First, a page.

Indonesian Classics Reinvented At the very heart of the resort lies Rumari Restaurant. A gathering point for discerning world travellers,…
Steeped in history, Raffles Hotel is the epitome of elegant days gone by. Built in 1887, it was considered the place to stay by upper class British colonials and, even today, no visit to Singapore can be considered complete without stopping by. The Long Bar, part of the Raffles Hotel, was a popular watering hole for colonial Singaporeans, almost a social institution, and it was not uncommon to see the gents tipping away on their glasses of gin or whisky. However, this was in stark contrast to the women. Prevailing etiquette dictated that they should not drink in public. It was very unladylike to see a woman swaggering or wobbling in public, but quite okay for men to do so. Alcohol was very much the preserve of male habit in those days. Ladies were relegated to sip on juice or water or tea.
These fact sets the background of the creation of the world famous Singapore Sling. In a genius moment of early Singaporean marketing prowess, barman Ngiam Tong Boon clicked that he could slip a dash of gin and cherry brandy into his pink “fruit cocktail” and the men (and public) would be none the wiser. The popularity of the drink spread throughout the world and although tourists may have tasted the drink in their own country, they still love to sit and sip the drink in the very place that it was invented. This is the story of the man behind the timeless cocktail.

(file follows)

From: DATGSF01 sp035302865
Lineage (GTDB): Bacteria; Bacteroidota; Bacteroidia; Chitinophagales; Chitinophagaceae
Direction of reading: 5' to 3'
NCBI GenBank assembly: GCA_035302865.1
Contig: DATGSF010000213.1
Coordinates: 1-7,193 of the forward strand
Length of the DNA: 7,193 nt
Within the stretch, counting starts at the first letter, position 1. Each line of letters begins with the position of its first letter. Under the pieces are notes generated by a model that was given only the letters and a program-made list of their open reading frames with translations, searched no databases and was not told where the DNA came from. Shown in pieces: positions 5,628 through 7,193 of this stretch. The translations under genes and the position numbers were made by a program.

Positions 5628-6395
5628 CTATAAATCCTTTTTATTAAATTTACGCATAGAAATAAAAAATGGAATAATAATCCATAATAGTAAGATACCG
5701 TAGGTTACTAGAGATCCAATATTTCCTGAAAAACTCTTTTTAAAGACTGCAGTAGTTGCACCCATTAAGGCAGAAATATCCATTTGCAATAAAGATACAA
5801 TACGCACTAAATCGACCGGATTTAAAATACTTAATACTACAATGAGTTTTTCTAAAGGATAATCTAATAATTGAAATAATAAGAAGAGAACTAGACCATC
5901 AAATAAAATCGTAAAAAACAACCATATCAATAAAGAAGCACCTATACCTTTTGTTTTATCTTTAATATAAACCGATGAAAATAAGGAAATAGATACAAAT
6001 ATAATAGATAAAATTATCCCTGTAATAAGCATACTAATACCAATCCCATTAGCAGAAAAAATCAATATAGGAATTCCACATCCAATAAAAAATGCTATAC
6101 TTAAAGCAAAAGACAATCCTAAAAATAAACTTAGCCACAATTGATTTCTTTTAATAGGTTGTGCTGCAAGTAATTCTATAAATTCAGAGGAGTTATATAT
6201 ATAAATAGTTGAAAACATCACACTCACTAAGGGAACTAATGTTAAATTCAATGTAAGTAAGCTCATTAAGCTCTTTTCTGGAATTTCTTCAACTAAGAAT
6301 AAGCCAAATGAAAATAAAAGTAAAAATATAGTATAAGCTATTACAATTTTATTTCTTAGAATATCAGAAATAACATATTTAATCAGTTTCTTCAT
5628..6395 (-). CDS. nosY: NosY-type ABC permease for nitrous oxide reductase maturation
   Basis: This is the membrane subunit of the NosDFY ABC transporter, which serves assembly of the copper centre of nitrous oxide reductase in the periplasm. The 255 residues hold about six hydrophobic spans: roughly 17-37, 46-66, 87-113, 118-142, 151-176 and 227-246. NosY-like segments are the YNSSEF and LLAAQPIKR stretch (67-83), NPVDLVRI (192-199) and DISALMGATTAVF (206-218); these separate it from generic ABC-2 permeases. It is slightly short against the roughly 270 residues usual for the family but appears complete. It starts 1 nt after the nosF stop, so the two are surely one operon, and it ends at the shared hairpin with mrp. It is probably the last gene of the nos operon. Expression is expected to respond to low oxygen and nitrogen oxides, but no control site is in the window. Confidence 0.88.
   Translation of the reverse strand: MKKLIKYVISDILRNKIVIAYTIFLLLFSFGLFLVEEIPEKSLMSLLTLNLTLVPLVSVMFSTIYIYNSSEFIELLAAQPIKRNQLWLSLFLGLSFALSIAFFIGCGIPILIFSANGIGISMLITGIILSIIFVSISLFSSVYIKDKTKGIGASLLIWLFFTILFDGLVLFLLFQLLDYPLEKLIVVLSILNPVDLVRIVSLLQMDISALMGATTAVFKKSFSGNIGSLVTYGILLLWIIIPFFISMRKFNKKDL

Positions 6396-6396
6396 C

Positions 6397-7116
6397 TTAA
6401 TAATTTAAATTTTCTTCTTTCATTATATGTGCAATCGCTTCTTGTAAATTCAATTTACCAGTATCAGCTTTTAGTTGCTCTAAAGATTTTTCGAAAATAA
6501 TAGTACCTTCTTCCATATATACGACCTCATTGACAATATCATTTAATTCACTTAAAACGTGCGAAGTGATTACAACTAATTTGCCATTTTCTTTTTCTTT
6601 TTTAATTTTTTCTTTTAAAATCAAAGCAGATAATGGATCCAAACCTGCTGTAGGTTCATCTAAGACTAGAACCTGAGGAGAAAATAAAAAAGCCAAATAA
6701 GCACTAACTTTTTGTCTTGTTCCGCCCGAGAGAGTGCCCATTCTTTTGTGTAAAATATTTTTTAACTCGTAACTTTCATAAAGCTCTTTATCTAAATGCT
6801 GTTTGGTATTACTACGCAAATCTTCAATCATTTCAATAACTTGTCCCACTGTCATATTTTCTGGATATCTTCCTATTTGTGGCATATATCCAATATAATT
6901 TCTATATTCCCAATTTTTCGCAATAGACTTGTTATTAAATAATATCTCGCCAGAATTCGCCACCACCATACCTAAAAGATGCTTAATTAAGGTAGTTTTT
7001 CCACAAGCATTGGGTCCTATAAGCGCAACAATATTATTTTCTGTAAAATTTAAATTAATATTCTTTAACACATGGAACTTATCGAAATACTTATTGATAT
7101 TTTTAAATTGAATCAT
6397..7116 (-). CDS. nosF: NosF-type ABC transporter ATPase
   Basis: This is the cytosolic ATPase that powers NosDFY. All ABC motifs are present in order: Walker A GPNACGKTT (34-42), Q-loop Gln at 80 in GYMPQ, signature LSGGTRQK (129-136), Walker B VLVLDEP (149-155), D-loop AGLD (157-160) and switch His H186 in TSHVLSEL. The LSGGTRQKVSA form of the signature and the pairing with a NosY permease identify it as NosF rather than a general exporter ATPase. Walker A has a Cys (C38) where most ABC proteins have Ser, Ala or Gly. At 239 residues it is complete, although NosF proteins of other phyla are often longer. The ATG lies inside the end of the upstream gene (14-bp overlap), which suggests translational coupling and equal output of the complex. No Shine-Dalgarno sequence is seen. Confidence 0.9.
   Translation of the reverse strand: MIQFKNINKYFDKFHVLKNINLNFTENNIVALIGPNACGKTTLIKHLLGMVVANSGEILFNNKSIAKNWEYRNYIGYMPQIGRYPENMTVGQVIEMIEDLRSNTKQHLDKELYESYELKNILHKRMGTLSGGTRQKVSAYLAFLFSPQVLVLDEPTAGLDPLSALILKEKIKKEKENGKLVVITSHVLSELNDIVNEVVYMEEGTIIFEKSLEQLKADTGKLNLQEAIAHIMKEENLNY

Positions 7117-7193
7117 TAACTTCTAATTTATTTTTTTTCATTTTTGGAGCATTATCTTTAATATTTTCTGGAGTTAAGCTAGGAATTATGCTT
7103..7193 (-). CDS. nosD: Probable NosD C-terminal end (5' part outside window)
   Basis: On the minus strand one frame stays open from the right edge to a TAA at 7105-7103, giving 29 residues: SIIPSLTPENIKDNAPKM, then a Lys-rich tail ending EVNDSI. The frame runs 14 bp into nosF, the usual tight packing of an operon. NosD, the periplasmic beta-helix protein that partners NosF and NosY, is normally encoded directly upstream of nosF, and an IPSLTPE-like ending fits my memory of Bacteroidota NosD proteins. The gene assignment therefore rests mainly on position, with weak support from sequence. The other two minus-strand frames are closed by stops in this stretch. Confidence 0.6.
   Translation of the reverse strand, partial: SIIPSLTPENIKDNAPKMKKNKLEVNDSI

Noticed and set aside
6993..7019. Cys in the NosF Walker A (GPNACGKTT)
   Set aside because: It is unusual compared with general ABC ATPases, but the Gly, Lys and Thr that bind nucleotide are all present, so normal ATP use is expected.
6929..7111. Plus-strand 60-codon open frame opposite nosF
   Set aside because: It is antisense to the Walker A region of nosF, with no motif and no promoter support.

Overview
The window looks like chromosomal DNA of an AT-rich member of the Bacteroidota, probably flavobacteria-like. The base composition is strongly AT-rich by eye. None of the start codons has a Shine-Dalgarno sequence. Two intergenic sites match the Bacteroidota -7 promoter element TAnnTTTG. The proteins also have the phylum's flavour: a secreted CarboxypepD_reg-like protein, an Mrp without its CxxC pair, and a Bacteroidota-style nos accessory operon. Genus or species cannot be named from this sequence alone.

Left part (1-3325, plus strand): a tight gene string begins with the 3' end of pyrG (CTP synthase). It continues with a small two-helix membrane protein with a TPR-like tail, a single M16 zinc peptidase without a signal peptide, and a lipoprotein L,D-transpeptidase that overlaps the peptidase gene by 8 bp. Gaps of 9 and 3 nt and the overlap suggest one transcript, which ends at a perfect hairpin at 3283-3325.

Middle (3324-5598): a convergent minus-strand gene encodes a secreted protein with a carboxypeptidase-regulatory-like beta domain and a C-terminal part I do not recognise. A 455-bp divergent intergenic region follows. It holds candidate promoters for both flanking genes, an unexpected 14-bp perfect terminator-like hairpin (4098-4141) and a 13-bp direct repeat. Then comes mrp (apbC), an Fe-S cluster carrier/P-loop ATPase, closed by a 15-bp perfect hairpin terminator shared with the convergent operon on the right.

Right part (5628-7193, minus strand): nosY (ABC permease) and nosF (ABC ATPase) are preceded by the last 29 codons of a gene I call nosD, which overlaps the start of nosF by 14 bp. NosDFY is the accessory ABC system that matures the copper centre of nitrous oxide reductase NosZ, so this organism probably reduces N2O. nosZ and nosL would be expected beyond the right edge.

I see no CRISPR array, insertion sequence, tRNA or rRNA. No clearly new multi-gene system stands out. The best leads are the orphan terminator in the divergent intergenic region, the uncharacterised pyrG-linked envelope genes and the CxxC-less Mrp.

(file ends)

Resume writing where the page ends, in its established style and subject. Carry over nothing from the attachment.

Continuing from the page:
In Bali, that magical moment between the end of the old day and the start of a new evening is a sacred time. Sunset rituals are performed at temples across the island, incorporating traditions that have been passed down from generation to generation throughout the centuries. At Raffles Bali, we have our own sunset tradition. Make your way to The Writers Bar to toast the sun’s descent with a Bali Sling, made with Sipsmith Gin. Located on the top floor of the lobby, the bar’s spectacular terrace is one of the best places in the entire resort for watching the show of blazing colour that accompanies the sun’s disappearance below the horizon.
From morning until past midnight, the bar sets the scene for conversations and Champagne celebrations, all of which take place beneath soaring rattan ceilings. Throughout the bar, local materials and artisan craftsmanship have been used to create a respectful interpretation of traditional Balinese style. Nowhere is this more evident than in the adjoining library, which doubles as a gallery space for artworks by Balinese locals and expats. Take the time to give each artistically masterpiece the attention it deserves while savouring a traditional English afternoon tea served alongside typical local treats on bespoke handmade China and Balinese Dulang tray.
Open Wednesday to Sunday
Noon – Midnight
Dress Code: Casual Chic
Gentlemen are encouraged to wear collared shirts and trousers with appropriate footwear. Ladies may be dressed in dresses, skirts or trousers with appropriate footwear. Slip-ons and flip-flops are not permitted.